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The Levelling (A Movie Review)

Updated: Mar 20, 2020

The Levelling


Starring Ellie Kendrick, David Troughton, Jack Holden, Joe Blakemore, Clare Burt, Angela Curran, Stephen Chapman, Joe Attewell, Ben Frimstone, John Sell and Jake Sparks.

Screenplay by Hope Dickson Leach.

Directed by Hope Dickson Leach.

Distributed by Monterey Media. 84 minutes. Rated R.

There is a bleak and overwhelming feel of filth and desperation surrounding the extraordinary British homecoming drama The Levelling. Guilt, tragedy and recrimination swirl together into a mud as sticky as any in the small farming town in Northern England which has been essentially destroyed by a natural disaster, and still feels the recriminations echoing weeks later.

The Levelling shows both the fragility of a lifetime and the strong bonds of family; how these bonds tie us together for better and for worse.

The story takes place in the remains of a small dairy farm in southwest England. A few months earlier, a flood had essentially wiped the place out; destroying the home and farm (not covered by insurance), leaving a morass of mud, mold, filth and death in its wake.

The death – beyond a whole bunch of badgers who were illegally poached – was that of Harry (Joe Blakemore), the son of Aubrey (David Troughton), the aging farmer who was trying to keep the family business afloat. They had finally worked out a deal which might save the farm, and Aubrey gave the place to Harry. During the party celebrating Harry taking over, he shoots himself.

All of this happens during the opening credits.

This shocking death brings his sister Clover (Ellie Kendrick of Game of Thrones) back home, despite her estrangement from their father, to try find to find out what happened. She left the family homestead a few years later to study to become a veterinarian – she insists her father threw her out, though he claims she ran away – and this is her first time back.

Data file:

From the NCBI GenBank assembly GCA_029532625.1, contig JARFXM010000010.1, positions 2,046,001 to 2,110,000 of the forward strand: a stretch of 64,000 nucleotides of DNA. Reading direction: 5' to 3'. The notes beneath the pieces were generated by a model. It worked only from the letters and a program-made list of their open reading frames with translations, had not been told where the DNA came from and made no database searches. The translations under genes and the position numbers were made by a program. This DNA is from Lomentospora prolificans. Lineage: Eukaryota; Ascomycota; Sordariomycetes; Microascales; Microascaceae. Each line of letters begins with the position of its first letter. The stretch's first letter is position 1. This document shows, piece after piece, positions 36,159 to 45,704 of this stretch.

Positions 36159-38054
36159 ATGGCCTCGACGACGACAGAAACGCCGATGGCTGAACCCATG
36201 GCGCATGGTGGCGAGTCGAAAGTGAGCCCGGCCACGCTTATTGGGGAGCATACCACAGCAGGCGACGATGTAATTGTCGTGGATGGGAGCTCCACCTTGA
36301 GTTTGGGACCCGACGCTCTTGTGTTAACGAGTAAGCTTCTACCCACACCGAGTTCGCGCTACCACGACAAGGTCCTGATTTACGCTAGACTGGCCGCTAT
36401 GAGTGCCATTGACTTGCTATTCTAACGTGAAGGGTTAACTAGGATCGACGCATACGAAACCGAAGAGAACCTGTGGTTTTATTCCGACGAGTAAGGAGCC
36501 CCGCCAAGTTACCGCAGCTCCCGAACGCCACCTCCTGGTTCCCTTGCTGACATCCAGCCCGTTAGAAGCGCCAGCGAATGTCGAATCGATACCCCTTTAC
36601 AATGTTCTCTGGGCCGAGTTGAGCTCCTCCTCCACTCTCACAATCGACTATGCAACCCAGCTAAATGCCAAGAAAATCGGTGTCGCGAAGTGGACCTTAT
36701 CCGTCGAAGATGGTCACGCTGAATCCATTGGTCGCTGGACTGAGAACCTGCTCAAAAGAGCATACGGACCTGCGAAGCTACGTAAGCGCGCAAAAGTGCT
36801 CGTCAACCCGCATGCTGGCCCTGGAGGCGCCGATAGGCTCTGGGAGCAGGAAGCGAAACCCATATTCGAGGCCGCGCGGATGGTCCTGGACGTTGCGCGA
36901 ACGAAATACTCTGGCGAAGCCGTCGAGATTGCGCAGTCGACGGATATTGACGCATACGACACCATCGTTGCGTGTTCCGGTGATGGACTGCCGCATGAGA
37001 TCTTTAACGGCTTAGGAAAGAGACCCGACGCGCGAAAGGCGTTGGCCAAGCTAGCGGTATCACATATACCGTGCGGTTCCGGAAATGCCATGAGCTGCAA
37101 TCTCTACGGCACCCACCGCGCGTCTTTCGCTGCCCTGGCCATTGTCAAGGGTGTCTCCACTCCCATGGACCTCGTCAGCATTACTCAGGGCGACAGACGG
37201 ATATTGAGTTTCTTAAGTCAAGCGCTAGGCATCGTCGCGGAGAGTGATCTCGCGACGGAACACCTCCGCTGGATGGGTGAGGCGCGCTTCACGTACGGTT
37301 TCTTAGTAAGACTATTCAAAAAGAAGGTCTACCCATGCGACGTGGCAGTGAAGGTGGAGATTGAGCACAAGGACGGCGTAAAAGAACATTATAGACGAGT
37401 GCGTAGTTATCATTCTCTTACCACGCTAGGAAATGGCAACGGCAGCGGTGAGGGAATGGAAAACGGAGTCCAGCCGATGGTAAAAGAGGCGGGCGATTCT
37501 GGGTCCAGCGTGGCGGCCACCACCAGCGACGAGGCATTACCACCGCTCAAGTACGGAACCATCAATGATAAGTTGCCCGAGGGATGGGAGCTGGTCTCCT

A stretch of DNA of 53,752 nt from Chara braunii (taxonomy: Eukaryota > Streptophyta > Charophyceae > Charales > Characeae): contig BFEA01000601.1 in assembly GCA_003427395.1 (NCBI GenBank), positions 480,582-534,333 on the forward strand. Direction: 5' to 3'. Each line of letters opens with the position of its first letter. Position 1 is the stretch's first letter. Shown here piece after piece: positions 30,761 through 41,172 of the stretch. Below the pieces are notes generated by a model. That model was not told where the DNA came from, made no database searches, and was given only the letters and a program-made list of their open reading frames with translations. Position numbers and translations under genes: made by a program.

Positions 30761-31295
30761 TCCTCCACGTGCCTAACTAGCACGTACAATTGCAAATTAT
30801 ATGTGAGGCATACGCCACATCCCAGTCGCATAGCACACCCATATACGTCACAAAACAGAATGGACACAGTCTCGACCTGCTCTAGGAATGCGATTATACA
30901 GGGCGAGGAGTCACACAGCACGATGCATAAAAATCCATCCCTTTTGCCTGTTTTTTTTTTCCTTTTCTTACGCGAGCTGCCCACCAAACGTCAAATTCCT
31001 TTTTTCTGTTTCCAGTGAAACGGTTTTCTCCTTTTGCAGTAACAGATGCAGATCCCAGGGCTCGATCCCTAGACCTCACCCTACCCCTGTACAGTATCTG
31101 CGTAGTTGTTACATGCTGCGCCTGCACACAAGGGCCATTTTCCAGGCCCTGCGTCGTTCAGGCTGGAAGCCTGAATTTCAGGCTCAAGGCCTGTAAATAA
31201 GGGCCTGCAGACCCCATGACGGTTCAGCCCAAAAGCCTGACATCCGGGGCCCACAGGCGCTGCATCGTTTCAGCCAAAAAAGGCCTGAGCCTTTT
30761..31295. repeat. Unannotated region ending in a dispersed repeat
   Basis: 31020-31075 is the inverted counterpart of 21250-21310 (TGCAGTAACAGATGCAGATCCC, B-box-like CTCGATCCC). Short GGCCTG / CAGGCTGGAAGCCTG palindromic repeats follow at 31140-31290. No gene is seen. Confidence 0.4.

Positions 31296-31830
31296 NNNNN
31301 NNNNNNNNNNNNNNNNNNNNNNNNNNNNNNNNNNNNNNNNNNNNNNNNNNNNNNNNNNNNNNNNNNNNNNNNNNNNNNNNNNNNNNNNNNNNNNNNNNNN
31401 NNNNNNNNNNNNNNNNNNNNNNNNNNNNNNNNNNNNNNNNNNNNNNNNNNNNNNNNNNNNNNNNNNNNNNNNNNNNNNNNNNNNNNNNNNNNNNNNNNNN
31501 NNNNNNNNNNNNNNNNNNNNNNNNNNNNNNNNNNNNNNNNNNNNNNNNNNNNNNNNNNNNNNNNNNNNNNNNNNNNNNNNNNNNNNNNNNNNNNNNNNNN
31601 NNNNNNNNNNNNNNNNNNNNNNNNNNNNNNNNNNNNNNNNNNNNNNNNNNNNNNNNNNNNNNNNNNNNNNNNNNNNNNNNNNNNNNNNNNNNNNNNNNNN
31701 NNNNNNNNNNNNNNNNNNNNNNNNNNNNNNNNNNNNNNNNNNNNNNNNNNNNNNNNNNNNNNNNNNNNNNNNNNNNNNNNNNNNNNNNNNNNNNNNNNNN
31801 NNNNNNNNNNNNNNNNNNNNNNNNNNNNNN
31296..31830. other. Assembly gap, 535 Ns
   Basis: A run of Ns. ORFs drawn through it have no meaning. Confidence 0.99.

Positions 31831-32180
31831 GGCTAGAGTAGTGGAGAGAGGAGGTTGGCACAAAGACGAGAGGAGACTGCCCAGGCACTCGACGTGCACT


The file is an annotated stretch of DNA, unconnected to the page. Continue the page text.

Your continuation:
Aubrey insists the shooting was a tragic accident, though everyone else in town (including the police) call it a suicide. Clover wants some answers, so she hunkers down in the small town she escaped from, trying to come to terms with the father she had written off, and also the guilt she feels for not being there for her brother.

Not much else happens as far as major plot points, but The Levelling has a devastatingly clear-eyed view of this place and the twisted lives of the people who live there.

The acting is off the charts here, particularly a shockingly nuanced performance by Kendrick, who gives a star-making slow burn of a performance. You feel you know this woman and feel for her, even when she is giving in to the baser influences around her. She is a woman trying hard to hold everything together, even though she could crumble at any moment.

She plays nicely off out Troughton as her father, a man from another time who finds it hard to show – or even acknowledge to himself – his feelings, needs and weaknesses.

The Levelling is a quiet, messy, disturbing film, but it is also one that engenders some glimmers of hope amongst the mess. Farms may come and go, but family will always be there, even if it strains at you.

Jay S. Jacobs

Copyright ©2017 All rights reserved. Posted: April 25, 2017.

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